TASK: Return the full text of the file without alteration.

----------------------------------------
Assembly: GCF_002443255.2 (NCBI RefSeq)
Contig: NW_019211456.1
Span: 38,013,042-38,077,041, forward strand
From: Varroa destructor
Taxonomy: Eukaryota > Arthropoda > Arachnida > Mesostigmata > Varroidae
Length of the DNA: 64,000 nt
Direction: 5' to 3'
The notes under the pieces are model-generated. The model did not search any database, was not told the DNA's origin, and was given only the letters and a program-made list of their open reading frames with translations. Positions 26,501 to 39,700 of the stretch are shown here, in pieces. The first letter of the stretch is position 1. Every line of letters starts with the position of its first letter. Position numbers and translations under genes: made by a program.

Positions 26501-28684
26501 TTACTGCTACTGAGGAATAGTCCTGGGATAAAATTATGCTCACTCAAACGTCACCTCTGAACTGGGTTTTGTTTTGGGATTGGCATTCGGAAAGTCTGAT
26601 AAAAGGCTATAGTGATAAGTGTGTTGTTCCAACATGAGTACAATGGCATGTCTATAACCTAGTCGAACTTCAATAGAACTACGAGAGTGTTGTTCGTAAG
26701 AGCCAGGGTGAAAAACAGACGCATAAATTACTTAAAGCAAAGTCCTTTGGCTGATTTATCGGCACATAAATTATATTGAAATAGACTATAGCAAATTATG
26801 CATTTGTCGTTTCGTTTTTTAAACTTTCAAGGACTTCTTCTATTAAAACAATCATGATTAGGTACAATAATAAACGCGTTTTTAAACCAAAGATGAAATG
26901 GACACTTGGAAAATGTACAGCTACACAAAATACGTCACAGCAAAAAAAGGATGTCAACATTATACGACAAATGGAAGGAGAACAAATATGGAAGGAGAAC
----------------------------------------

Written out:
Assembly: GCF_002443255.2 (NCBI RefSeq)
Contig: NW_019211456.1
Span: 38,013,042-38,077,041, forward strand
From: Varroa destructor
Taxonomy: Eukaryota > Arthropoda > Arachnida > Mesostigmata > Varroidae
Length of the DNA: 64,000 nt
Direction: 5' to 3'
The notes under the pieces are model-generated. The model did not search any database, was not told the DNA's origin, and was given only the letters and a program-made list of their open reading frames with translations. Positions 26,501 to 39,700 of the stretch are shown here, in pieces. The first letter of the stretch is position 1. Every line of letters starts with the position of its first letter. Position numbers and translations under genes: made by a program.

Positions 26501-28684
26501 TTACTGCTACTGAGGAATAGTCCTGGGATAAAATTATGCTCACTCAAACGTCACCTCTGAACTGGGTTTTGTTTTGGGATTGGCATTCGGAAAGTCTGAT
26601 AAAAGGCTATAGTGATAAGTGTGTTGTTCCAACATGAGTACAATGGCATGTCTATAACCTAGTCGAACTTCAATAGAACTACGAGAGTGTTGTTCGTAAG
26701 AGCCAGGGTGAAAAACAGACGCATAAATTACTTAAAGCAAAGTCCTTTGGCTGATTTATCGGCACATAAATTATATTGAAATAGACTATAGCAAATTATG
26801 CATTTGTCGTTTCGTTTTTTAAACTTTCAAGGACTTCTTCTATTAAAACAATCATGATTAGGTACAATAATAAACGCGTTTTTAAACCAAAGATGAAATG
26901 GACACTTGGAAAATGTACAGCTACACAAAATACGTCACAGCAAAAAAAGGATGTCAACATTATACGACAAATGGAAGGAGAACAAATATGGAAGGAGAAC